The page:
The advice to the court shall be in writing and sent by the professional to counsel for the parties and to the court not later than 60 days before the date on which the trial court reasonably anticipates the hearing on the allocation of parental responsibilities will commence. The court may review the writing upon receipt. The writing may be admitted into evidence without testimony from its author, unless a party objects. A professional consulted by the court shall testify as the court’s witness and be subject to cross-examination. The court shall order all costs and fees of the professional to be paid by one or more of the parties, subject to reallocation in accordance with subsection (a) of Section 508. ” 750 ILCS 5/604.10(b)
If a party does not like the court professional’s recommendations (and one party will always not like the court professional’s recommendations) that party can hire their own professional to counteract that recommendation.
“Evaluation by a party’s retained professional. In a proceeding to allocate parental responsibilities or to relocate a child, upon notice and motion made by a parent or any party to the litigation within a reasonable time before trial, the court shall order an evaluation to assist the court in determining the child’s best interests unless the court finds that an evaluation under this Section is untimely or not in the best interests of the child. The evaluation may be in place of or in addition to any advice given to the court by a professional under subsection (b). A motion for an evaluation under this subsection must, at a minimum, identify the proposed evaluator and the evaluator’s specialty or discipline. An order for an evaluation under this subsection must set forth the evaluator’s name, address, and telephone number and the time, place, conditions, and scope of the evaluation. No person shall be required to travel an unreasonable distance for the evaluation. The party requesting the evaluation shall pay the evaluator’s fees and costs unless otherwise ordered by the court.” 750 ILCS 5/604(c)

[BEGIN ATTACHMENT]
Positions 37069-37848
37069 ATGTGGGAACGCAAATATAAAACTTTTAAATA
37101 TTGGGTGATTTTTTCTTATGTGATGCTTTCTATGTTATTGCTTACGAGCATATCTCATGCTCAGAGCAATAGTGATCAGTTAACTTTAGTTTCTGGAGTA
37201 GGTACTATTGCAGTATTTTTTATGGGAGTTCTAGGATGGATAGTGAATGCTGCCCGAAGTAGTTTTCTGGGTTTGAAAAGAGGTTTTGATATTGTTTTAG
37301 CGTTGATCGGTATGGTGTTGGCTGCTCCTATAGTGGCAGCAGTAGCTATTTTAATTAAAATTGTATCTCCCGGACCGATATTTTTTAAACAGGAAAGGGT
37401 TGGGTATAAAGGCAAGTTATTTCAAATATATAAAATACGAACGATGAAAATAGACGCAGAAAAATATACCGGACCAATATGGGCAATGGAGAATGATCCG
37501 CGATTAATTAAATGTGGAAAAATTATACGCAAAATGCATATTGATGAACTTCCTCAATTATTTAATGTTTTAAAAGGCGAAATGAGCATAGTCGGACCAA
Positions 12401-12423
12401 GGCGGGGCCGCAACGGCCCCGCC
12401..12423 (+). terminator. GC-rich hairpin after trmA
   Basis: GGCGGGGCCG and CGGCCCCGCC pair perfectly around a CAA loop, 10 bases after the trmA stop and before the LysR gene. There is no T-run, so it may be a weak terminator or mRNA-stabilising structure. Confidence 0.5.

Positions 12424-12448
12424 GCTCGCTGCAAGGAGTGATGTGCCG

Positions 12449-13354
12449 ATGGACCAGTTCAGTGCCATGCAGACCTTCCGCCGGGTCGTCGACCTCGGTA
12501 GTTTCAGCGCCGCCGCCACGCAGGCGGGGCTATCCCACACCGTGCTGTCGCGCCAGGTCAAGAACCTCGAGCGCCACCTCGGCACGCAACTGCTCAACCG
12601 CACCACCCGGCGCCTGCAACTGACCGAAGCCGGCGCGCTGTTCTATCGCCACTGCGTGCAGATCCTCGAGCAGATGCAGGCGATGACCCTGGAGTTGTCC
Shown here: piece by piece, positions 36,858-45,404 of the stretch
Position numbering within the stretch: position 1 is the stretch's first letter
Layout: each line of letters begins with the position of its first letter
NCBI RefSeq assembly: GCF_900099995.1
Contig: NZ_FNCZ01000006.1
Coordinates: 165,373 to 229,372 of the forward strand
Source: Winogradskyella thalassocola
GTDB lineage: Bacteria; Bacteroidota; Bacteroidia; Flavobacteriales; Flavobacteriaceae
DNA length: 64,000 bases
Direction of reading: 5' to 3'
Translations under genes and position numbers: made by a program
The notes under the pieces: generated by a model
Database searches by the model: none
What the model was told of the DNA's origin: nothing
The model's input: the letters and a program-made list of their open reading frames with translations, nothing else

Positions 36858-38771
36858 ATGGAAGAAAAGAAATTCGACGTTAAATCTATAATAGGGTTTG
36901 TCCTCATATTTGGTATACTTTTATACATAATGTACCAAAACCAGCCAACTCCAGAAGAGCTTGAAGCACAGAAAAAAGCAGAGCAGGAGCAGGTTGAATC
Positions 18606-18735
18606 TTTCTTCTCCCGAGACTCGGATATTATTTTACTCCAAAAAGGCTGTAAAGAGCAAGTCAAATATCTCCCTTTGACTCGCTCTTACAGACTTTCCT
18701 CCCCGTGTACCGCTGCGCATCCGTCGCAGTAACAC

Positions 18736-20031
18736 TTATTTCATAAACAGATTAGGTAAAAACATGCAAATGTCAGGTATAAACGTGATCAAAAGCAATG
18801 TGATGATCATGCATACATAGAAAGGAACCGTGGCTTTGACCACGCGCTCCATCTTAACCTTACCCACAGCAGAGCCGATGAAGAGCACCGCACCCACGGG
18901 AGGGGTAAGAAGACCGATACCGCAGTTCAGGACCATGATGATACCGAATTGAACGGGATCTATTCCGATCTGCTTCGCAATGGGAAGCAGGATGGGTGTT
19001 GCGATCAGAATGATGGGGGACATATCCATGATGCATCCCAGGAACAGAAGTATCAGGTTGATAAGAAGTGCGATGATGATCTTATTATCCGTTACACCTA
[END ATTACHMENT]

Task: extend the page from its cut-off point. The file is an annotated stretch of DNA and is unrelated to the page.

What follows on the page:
You’ll notice that the court’s professional’s fee gets paid by both parties while the individual evaluator’s fee gets paid by the objecting party.
If the case is so heated that both parties know in advance that they will each need their own evaluator, they can ask the court to reject appointing a court’s professional and each retain their own evaluator at their own cost.
Both the court professional and an evaluator’s report must contain the following:
“(1) a description of the procedures employed during the evaluation;
(2) a report of the data collected;